About us / Contact

The Classical Music Network

New York

Europe : Paris, Londn, Zurich, Geneva, Strasbourg, Bruxelles, Gent
America : New York, San Francisco, Montreal                       WORLD

Your email :



A Piece of Cake, a Glass of Wine and a Trip to Old Budapest!

New York
Isaac Stern Auditorium, Carnegie Hall
01/24/2009 -  
Traditional: Gypsy Folk Music
Franz Liszt: Hungarian Rhapsody No. 3 in D Major
Johannes Brahms: Hungarian Dances No. 15 in B-Flat Major, No. 1 in G Minor & No. 11 in D Minor – Symphony No. 1 in C Minor, Op. 68
Pablo De Sarasate: Zigeunerweisen, Op. 20

Jόzsef Csόcsi Lendvai Sr., Jόzsef Lendvay Jr. (Violin), Oszkár Őkrős (Cimbalom)
Budapest Festival Orchestra, Iván Fischer (Music Director and Conductor)

Iván Fischer (© Budapest Festival Orchestra)

The irrepressible Iván Fischer, music director and conductor of the Budapest Festival Orchestra, should add another title to his job description – gracious host. For that is what he was on Saturday evening at Carnegie Hall when, just before the concert began, he invited the sold-out audience to imagine that we were in a Hungarian restaurant drinking a glass of wine. My mind wandered back to where it had been for days, as I’d looked forward to this concert with anticipation and nostalgia.

I was back in Budapest in the legendary Café New York, an architectural extravaganza, filled with mirrors, balconies, and alcoves. It was a famous meeting place for writers and artists. After the communist take-over in Hungary, it was renamed Café Hungaria : That was what it was called when I saw it for the first time – a fin de sičcle daydream in a sea of proletarian gray. I remember that visit as if it were yesterday. I struggled to speak student-level German; no one seemed to know any English. But everyone I met was so warm and friendly, and, especially when there was music playing, I could feel a joie de vivre that even communism could not stifle. On my way back to London, I stopped off in West Berlin, where I heard Kalman’s lovely operetta, Gräfin Mariza, a celebration of Hungarian gypsy music, at the Theater des Westens.

Now, Budapest had come to one of my favorite places in New York, the beautiful main auditorium of Carnegie Hall, with its own magnificent architecture, soft golden light, and plush red velvet seats. Maestro Fischer is a distinguished conductor. He works regularly with the Berlin Philharmonic, the Concertgebouw, and the Cleveland Orchestra. He is also famous as an innovator and popularizer, using various strategies to lure new audiences to classical music. Thus, it was no surprise to hear him announce his goals for the evening: His musicians wanted to demonstrate the debt owed by Liszt, Brahms, and Sarasate to the indigenous gypsy musical tradition of Hungary. And so they did.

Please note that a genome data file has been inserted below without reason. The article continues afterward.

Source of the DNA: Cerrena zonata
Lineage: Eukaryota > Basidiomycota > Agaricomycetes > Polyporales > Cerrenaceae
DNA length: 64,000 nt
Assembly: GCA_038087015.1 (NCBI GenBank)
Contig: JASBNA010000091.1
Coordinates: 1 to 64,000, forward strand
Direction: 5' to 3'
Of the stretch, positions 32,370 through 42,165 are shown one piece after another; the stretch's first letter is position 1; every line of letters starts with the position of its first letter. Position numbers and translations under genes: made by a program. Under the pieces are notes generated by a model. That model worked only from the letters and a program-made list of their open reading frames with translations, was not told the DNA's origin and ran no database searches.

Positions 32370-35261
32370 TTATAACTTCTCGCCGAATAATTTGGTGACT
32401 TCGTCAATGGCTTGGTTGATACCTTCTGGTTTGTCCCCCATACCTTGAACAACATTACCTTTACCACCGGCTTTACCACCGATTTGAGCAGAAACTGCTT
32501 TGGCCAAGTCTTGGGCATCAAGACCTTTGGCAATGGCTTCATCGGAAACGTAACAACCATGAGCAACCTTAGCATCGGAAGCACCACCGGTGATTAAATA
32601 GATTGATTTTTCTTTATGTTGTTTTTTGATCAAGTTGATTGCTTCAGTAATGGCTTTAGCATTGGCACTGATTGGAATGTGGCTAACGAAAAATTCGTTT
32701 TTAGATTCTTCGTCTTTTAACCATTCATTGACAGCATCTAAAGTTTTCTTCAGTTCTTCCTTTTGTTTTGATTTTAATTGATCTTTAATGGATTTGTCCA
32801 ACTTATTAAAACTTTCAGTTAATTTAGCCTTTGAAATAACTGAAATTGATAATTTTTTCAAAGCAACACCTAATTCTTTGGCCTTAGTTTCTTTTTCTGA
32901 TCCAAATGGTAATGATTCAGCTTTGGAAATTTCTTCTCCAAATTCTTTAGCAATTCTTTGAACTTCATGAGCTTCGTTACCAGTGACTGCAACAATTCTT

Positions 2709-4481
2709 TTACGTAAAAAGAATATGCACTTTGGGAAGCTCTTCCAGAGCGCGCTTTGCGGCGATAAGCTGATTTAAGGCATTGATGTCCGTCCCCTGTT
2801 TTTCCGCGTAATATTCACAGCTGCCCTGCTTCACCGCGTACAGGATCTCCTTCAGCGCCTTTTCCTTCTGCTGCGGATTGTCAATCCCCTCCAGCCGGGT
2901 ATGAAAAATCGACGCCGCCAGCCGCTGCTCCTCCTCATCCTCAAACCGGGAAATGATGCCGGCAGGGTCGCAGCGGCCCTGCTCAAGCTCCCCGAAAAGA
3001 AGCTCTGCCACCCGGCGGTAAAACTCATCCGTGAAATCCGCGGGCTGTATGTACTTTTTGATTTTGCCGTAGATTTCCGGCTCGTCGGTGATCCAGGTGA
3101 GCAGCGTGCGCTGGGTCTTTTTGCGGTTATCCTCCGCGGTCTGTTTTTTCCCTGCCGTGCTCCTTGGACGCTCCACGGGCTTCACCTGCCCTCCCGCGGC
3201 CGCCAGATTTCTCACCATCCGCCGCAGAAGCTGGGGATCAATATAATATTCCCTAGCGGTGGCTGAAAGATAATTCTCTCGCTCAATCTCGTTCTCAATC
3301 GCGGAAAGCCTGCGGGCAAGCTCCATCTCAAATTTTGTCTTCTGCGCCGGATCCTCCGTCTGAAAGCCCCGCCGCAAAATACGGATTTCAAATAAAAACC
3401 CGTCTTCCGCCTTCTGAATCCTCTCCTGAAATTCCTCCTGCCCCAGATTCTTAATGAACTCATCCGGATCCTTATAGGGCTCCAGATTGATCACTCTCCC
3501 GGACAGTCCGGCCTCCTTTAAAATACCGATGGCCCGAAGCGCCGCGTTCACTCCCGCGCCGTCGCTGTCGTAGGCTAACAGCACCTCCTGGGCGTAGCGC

First up was a selection of gypsy music performed with marvelous zest and improvisatory wizardry by violinist Jόzsef Lendvai, Sr. and cimbalom player, Oszkár Őkrős. (The cimbalom is a Hungarian instrument made of wood and strings that is played like a xylophone with wooden mallets.) Traditionally, gypsies do not read music, Fischer told us. They listen, they feel, and they play.

Liszt was next. He loved the creativity, virtuosity, and imagination of the gypsy style, said Fischer, and he incorporated it, and even some of their melodies, into his compositions. The orchestra played the Hungarian Rhapsody No. 3 with enthusiasm, energy, and sensitive dynamic and textural contrasts. But they performed it with a twist. Fischer stopped them so that we could hear a solo violin play the original gypsy tune that Liszt had used as his inspiration. His debt could not have been clearer.

Then came Brahms, who visited the country in the company of a Hungarian friend, violinist Ede Reményi. There he listened to and grew to love the gypsy bands. Brahms produced twenty-one Hungarian Dances, some of which he wrote, such as the next selection on the program, Hungarian Dance No. 15, with its broad, lyrical melodies. Then we heard his Hungarian Dance No. 1, a traditional gypsy melody which Brahms had merely arranged.

One of the highlights of the evening was the Zigeunerweise, the virtuoso violin work by Pablo De Sarasate, played by Jόzsef Lendvay Jr., a trained classical violinist and the son of Jόzsef Lendvai, the violinist who had performed earlier in the evening. He delivered a technically brilliant and soulful performance .The last piece before the intermission was Brahms’ Hungarian Dance No. 1, specially arranged for two violins and played by the father and his son. The piece was deeply affecting as was the kiss by the son at the end.

The second half of the program featured one work, Brahms’ Symphony No. 1 in D Minor. The orchestra under Maestro Fischer’s direction, delivered a beautifully textured performance with an especially impressive and majestic fourth movement.

In response to a prolonged ovation, there were two encores, the most memorable, a jam session featuring the father and son violin duo, two other violins, a bass, and the cimbalom. The audience was on its feet clapping and cheering. By then, the musicians had given their all, so Fischer waved goodbye and we all went home, buoyed by the sheer joy of the evening and the knowledge that this was just the first event in the Extremely Hungary Festival of art and culture, which includes two weeks of concerts at Carnegie Hall and events at other venues in the city.

Site of the Extremely Hungary Festival

Arlene Judith Klotzko



Copyright ©ConcertoNet.com